Why it matters who Jesus is

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Jesus is unique in three important ways

By Jon M. Isaak

I like telling people what I do for a living—and watching their reaction. Whether in conversation with the parent sitting next to me at my son’s water-polo match or my daughter’s soccer game, I am sure to get an interesting response. When I tell them I teach at a local seminary, they invariably ask, “What do you teach?” I say, “Jesus.”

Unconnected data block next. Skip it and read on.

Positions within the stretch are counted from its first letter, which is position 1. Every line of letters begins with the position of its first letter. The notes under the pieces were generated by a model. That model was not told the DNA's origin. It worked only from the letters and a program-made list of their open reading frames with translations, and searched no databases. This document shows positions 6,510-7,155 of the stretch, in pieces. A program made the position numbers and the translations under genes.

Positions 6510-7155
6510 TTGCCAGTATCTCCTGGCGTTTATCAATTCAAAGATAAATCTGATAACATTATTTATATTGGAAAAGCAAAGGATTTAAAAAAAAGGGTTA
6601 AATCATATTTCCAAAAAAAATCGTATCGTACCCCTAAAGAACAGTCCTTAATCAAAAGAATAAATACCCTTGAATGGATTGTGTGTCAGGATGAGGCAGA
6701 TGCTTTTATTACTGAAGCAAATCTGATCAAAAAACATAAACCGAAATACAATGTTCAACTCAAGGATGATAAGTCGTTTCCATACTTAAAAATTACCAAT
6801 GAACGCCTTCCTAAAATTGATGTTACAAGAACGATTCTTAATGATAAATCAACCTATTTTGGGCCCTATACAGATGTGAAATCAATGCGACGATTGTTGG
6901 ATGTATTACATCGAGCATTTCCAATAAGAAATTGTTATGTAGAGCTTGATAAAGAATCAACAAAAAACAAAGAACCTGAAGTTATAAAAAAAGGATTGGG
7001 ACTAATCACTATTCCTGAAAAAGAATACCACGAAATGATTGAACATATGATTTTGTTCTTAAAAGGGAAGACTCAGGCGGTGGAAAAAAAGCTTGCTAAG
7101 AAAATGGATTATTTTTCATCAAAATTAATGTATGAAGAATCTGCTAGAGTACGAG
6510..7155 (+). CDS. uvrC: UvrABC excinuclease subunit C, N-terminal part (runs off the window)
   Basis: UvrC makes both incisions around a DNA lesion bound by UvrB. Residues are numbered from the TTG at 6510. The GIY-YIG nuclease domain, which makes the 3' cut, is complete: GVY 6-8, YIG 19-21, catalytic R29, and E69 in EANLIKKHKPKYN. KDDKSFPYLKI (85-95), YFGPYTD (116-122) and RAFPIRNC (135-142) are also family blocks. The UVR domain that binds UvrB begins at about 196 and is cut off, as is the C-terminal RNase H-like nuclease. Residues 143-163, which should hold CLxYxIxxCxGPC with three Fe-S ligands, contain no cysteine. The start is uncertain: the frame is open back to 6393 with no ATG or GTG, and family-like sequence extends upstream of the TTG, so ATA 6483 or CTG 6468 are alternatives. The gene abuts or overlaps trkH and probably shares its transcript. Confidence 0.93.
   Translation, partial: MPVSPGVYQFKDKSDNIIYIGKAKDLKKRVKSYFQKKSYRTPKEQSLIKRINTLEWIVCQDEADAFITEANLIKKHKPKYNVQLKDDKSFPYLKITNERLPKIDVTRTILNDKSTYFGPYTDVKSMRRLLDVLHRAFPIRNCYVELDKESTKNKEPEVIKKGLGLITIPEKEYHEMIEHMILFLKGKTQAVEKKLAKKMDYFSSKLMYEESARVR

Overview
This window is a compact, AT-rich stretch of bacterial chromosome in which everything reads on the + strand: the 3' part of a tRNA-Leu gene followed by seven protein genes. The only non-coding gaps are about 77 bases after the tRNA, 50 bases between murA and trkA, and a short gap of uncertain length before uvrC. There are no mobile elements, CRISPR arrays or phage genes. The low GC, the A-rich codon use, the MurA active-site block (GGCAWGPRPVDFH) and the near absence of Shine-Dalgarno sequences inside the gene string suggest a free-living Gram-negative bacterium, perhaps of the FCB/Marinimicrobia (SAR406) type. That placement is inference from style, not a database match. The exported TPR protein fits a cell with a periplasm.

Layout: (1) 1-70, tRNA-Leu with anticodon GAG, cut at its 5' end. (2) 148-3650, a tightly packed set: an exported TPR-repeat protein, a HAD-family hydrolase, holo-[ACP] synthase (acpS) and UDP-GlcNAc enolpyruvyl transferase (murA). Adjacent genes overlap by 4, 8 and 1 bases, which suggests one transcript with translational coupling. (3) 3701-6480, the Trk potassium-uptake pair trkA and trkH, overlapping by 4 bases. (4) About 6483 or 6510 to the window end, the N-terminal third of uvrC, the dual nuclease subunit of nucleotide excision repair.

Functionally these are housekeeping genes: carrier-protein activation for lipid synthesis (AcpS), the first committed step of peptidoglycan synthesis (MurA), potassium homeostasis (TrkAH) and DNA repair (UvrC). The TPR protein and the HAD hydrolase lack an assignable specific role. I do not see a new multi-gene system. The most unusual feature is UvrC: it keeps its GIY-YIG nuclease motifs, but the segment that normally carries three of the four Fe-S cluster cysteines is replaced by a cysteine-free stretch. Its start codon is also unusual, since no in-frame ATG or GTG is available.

In the conversation that follows I can elaborate on Jesus in several ways. I can respond as a professional historian and recite a list of statements about Jesus’ life that are almost beyond dispute and acknowledged by virtually all Jesus scholars regardless of political or religious persuasion. These include: born near the time of the death of Herod the Great; spends his childhood and early adult years in Nazareth, a Galilean village; baptized by John the Baptist; called disciples; teaches and ministers in Galilee; preaches “the Kingdom of God”; goes to Jerusalem for the Passover; creates a disturbance in the temple area; eats a final meal with his disciples; arrested and interrogated by Jewish authorities; executed on the orders of the Roman prefect, Pontius Pilate; after his death, his followers experience what they describe as the “resurrection”; convinced that he will return to found the kingdom, they form communities to win others to faith in Jesus as God’s Messiah.